Saying so is cliché, but even as advanced as television and broadcasting technology has become, nothing compares to seeing Bayern Munich play in real life.
Both Samrin Hasib and I headed to Red Bull Arena to watch the Audi Football Summit between the Rekordmeister and Chivas Guadalajara. The stadium was filled with a sea of red, supporting both Bayern and Chivas, and the game time temperature could not have been more perfect.
Trapped behind the prison wall that is the Atlantic Ocean, it was the first experience for both of us to see die Roten with our own two eyes. We were six rows away from the field, the quaint arena walls immersing us in the Fußball experience.
Here are some observations from the stands of Bayern's 1-0 victory against Chivas.
- Gianluca Gaudino is a very intelligent player – At 17, Gaudino appeared as a toddler compared to the brute, mature force of the players around him. Even so, his imprint on the match was very noticeable. His on-the-ball skills are raw, but his movement off the ball is clinical for a teenager. Playing all over the pitch in the preseason, the holding midfield role Guardiola had him in suited him well. With the preseason he has had, Gaudino looks poised for a promotion to the reserves right now.
- Sebastian Rode worked his butt off – Many have long considered Rode a box-to-box midfielder, but last night he was a goal-line to goal-line midfielder. He played a part in the high press, sprinting after the Chivas defenders in the corner, and substituted in defense when Alaba, Martínez, or Rafinha came forward. Whispers of a loan hissed through the tabloids at the end of the 2013/14 season, but every pound of his feet and bob of his head is filled with the determination to stay in Munich. The most important part of his preseason is that Guardiola is committed to putting him on the pitch.
- Juan Bernat is not a fully developed wingback – Getting consistent minutes as a 21-year-old is an impressive accomplishment, but that does not mean Bernat is fully ready to be a week-in, week-out player. He is very astute defensively, marking his fellow flankers well and maintaining aggressiveness without making the referee blow his whistle. His attacking capability is underwhelming though and lagging a bit behind. Guardiola has placed him several times in attacking positions, perhaps to try and develop his offensive game. Even with this apparent minor deficiency, he offers a great complement to the bonafide attacking fullback that Alaba is.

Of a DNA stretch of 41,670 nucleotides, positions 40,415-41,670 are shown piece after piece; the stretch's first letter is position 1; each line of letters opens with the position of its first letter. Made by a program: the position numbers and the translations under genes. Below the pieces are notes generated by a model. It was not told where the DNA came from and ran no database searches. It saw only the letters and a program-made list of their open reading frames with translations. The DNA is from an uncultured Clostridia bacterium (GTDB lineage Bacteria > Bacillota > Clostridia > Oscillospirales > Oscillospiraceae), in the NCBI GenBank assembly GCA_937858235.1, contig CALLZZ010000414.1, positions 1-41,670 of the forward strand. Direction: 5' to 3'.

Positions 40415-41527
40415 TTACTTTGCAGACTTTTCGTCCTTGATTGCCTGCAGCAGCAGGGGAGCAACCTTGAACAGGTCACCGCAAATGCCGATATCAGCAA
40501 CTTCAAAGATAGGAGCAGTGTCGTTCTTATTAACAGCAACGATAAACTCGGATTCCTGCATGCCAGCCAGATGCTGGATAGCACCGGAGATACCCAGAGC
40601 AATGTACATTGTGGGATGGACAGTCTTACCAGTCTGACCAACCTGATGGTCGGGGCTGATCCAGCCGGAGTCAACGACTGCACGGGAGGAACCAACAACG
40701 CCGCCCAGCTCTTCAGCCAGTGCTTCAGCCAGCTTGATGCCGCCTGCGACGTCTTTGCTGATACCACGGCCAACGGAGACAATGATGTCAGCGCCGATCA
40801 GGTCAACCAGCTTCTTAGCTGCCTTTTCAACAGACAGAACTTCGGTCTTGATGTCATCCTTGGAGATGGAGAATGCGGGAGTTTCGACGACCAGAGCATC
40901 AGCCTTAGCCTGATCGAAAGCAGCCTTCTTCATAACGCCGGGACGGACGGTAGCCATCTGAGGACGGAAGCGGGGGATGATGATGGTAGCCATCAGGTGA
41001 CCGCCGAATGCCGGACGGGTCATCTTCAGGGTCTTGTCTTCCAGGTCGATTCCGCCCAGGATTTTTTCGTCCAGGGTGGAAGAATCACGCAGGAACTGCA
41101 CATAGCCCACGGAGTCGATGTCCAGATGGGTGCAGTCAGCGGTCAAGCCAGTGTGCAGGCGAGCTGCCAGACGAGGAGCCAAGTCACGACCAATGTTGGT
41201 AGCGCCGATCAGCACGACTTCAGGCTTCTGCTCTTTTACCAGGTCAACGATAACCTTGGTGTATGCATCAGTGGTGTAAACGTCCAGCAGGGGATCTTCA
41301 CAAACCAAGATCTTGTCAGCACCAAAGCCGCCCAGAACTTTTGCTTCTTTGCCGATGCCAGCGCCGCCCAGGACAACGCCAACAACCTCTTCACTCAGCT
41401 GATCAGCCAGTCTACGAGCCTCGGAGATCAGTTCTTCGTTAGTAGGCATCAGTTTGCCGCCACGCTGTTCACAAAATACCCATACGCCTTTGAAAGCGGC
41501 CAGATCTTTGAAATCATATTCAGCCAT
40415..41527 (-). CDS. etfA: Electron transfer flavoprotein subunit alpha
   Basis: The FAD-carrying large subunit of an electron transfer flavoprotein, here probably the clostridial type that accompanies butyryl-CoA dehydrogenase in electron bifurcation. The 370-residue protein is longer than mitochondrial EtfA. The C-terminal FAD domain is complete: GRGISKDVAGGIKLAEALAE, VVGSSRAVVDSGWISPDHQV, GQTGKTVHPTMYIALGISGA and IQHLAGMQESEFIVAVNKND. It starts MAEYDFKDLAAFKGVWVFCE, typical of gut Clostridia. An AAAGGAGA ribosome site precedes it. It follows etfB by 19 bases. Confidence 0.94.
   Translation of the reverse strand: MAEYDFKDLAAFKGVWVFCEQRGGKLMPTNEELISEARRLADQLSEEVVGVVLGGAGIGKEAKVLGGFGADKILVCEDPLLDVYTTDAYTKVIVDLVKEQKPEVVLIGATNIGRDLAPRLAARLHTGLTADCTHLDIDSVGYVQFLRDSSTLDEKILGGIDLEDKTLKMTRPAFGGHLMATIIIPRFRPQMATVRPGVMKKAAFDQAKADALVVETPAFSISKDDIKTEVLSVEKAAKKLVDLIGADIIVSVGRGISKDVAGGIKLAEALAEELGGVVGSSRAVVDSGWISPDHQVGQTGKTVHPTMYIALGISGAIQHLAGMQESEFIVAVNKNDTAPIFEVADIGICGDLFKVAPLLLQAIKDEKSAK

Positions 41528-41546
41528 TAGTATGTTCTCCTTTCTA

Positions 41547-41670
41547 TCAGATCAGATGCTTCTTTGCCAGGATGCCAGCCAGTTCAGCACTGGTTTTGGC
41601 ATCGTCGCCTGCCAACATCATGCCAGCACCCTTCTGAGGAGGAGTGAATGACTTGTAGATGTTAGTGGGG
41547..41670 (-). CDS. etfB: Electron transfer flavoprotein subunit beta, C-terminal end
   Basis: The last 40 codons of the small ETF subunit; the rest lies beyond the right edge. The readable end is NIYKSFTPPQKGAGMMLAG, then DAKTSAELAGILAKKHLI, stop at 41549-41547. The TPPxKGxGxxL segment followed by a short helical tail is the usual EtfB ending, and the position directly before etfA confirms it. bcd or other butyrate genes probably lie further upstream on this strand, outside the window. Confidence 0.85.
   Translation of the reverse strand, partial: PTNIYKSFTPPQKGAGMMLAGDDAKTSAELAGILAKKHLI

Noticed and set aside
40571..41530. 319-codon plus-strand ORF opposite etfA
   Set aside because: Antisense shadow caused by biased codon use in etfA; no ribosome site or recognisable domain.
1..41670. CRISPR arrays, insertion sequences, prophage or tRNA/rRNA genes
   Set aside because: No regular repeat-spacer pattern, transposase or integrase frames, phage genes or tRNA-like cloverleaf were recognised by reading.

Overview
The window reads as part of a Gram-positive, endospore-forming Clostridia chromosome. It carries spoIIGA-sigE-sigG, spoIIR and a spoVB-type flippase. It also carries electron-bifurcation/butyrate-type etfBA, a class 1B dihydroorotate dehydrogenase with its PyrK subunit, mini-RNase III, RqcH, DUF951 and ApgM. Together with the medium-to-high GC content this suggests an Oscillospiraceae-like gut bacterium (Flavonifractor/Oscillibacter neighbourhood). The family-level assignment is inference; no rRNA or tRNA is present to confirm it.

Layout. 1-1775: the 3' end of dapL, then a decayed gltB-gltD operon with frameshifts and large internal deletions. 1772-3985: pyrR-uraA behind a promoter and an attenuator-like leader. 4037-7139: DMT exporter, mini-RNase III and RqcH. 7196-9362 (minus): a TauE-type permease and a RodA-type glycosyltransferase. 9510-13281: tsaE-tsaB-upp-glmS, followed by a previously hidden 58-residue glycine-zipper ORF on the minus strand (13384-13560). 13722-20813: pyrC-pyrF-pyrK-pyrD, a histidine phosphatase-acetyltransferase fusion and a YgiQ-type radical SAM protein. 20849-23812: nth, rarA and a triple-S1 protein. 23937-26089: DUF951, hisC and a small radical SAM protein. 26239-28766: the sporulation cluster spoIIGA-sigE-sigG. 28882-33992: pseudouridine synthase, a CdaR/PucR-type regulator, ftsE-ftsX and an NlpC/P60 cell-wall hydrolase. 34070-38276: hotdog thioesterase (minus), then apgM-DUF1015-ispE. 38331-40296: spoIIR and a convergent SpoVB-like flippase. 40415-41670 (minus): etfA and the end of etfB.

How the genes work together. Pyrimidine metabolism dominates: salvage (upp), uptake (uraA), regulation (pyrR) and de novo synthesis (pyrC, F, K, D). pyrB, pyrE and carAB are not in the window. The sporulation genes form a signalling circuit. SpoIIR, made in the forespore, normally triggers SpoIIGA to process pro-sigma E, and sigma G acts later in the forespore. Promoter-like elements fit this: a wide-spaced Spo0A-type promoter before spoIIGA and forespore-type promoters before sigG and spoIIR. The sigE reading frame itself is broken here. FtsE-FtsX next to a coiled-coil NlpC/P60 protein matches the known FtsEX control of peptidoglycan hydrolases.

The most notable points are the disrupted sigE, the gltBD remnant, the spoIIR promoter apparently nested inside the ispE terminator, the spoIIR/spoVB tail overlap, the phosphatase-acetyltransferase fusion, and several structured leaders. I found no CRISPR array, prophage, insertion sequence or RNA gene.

- Bayern is, in fact, playing with five defenders – In a constant definition battle, the new three-center-back setup has wafered between a back-three and a back-five. The naked-eye analysis, however, that Pierre-Emile Højbjerg and Juan Bernat were pinned back next to Rafinha and David Alaba respectively. There was even a pause in the action where Bayern spelled out their 5-2-3 formation in bold print. The formation is very flexible, many parts interchanging as players came forward, but the flexibility caused some nerve-raking results. One especially came when Alaba was playing as a sweeper and the ball sailed over his leaping head to Carlos Fierro.
- The fouls against Bayern were very soft – Bayern collected two yellow cards – one for Martínez, one for Rafinha – but the calls that went against them were due to staging from Chivas. Their acting was worse than Shia Labouf in the Transformers movies, and yet Jose Rivero obliged to Chivas's cast of characters. Since the match was a preseason friendly, there is not much to read into Bayern's foul disciplinary record anyways. Nonetheless, the putrid theatrical display was more aggravating to see in person.
- A Bayern-dominated crowd – With the diverse population of New York City, one can imagine the melting pot of fanatics that would appear to see either club play. What was a pleasant surprise was the size of the Bayern horde, which out numbered the Chivas contingent roughly three supporters to one. The stadium was 60 percent full at the opening whistle, but the seats eventually filled in, an attribute of many American sporting experiences. The final attendance was 25,023, although those statistics are not always entirely accurate.